In addition to eating all of Brittany's seafood and crepes available I also took my family along to see Coriosolis, the Roman and Celtic interpretation Centre in Corseul. This as you may have guessed is where the Coriosolites, our hoard coin makers, came from. It was a nice exhibition although there wasn't as much Celtic material as I expected. My kids didn't find this surprising and pointed out that we'd got it all, which is fair I suppose.
Meanwhile back at the ranch (or lab) life continues to be quiet. I mentioned last month that our metrology arm measuring device, which allows us to record the position of each coin before removal, was away in Germany being serviced. Well annoyingly it's still there, apparently stuck in customs at some airport. This has happened every time we've had to get some work done on it and it's impacted on our work a lot over the last six weeks. We deliberately built up a backlog of removed but uncleaned coins before it went but we're so efficient with our volunteers that they were all done in about ten days. Since then the work has been reduced to photography of the coins and inputting data onto our online database. This has been really useful and we have caught up well with both these activities but the lack of actual coin reoval has been very frustrating.
One accidental removal we had was a small collapse on one side of the hoard. About thirty coins fell off in a block, along with one of the flattened gold torque sections. We were able to replace the coins accurately enough to allow later measuring but we decided to leave the torque off. We haven't cleaned any of these large pieces yet so it was a first run for our planned process. Essentially this means a very thorough inspection under the stereo microscope to check for any signs of organic material or other things we would wish to preserve. If any were found then we would clean around them so as not to damage them. On this occasion there was nothing to be seen so I was happy to immerse the piece in 30% formic acid. The gold itself is impervious to this acid but it is useful for removing the attached green crust of copper corrosion left by the surrounding coins. At the end of the process, as you can see above, the gold was brilliantly shiny and looks literally good as new. We tried to avoid anything that would scratch its surface during the dismantling and the use of the acid meant no fresh tool marks from the cleaning so its surface should still show all the maker's tool marks and so forth that have survived. It's a strange thing to look at now. It's so perfect that it's a fascinating sight but a small part of me can't help thinking that with all the green corrosion gone it just looks like a sweet wrapper.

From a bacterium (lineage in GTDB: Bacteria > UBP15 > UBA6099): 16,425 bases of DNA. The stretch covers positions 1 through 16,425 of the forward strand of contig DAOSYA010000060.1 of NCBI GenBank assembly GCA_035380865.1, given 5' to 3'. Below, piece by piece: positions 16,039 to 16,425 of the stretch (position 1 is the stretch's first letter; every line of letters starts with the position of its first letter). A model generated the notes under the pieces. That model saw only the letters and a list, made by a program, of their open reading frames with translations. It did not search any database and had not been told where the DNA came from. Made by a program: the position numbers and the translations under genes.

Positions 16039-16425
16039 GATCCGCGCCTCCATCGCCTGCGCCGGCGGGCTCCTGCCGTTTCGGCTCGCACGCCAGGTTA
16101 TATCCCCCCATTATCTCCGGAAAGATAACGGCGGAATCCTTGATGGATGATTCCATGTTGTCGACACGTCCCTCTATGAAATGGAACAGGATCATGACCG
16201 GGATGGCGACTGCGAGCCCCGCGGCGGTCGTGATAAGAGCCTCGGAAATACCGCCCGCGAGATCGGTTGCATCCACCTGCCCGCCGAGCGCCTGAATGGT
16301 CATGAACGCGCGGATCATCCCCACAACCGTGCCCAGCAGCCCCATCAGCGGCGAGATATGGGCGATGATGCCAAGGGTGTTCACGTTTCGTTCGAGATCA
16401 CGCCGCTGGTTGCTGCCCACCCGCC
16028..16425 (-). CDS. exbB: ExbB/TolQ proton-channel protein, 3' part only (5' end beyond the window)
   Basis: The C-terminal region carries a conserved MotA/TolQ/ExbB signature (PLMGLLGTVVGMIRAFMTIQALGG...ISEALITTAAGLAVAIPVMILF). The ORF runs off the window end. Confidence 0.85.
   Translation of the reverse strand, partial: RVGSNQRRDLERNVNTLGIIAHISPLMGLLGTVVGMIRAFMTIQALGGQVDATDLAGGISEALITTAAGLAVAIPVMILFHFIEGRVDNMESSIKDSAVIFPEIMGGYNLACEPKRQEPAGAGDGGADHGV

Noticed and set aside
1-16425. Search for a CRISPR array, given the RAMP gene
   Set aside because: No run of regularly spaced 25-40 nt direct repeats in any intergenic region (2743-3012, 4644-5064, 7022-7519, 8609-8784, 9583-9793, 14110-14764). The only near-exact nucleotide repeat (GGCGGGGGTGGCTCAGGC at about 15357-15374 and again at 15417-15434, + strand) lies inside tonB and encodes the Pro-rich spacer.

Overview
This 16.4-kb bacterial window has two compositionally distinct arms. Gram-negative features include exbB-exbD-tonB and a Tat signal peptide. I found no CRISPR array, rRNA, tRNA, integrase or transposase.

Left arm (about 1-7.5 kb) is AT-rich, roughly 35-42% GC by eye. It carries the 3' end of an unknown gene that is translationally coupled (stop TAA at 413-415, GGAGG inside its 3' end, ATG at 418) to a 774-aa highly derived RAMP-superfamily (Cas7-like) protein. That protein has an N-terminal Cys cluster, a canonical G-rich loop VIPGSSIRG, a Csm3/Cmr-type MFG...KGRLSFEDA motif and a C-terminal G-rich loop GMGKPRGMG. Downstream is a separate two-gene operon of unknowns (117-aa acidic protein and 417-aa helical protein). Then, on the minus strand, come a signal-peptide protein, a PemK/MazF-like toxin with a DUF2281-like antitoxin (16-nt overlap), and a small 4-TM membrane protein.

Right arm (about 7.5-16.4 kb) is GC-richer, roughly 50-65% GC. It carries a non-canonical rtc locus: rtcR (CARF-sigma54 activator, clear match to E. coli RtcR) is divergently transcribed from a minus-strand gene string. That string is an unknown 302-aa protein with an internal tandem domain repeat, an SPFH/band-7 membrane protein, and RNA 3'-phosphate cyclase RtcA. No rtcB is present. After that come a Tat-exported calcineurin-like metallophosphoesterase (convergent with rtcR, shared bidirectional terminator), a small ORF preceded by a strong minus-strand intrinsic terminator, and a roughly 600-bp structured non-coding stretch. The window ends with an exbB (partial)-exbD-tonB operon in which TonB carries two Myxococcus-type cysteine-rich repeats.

Apart from our hoping for the eventual return of our metrology arm, the big thing in our future is the imminent move of the hoard, and our lab, to another local museum site, La Hougue Bie. The current exhibition at Jersey Museum about the hoard ends early next month and we will finish the remaining two years of the project at the new site. The new lab is very similar to our current one and once again it will be glass walled to allow the work to be shared with the public. The change itself will be exciting but the most heart stopping moment of the move will once again be the hoard's journey out of our current gallery. Our exhibition space here is on the second floor and as the hoard is too big for our lift it will be pulled out of the gallery through the exterior door by a crane fifty feet below and, swinging on its chains, gently (we hope) lowered onto the back of the removal truck.
That's about it for now but I promise I will blog again as soon as the metrology arm returns, or the next ice age, whichever is first.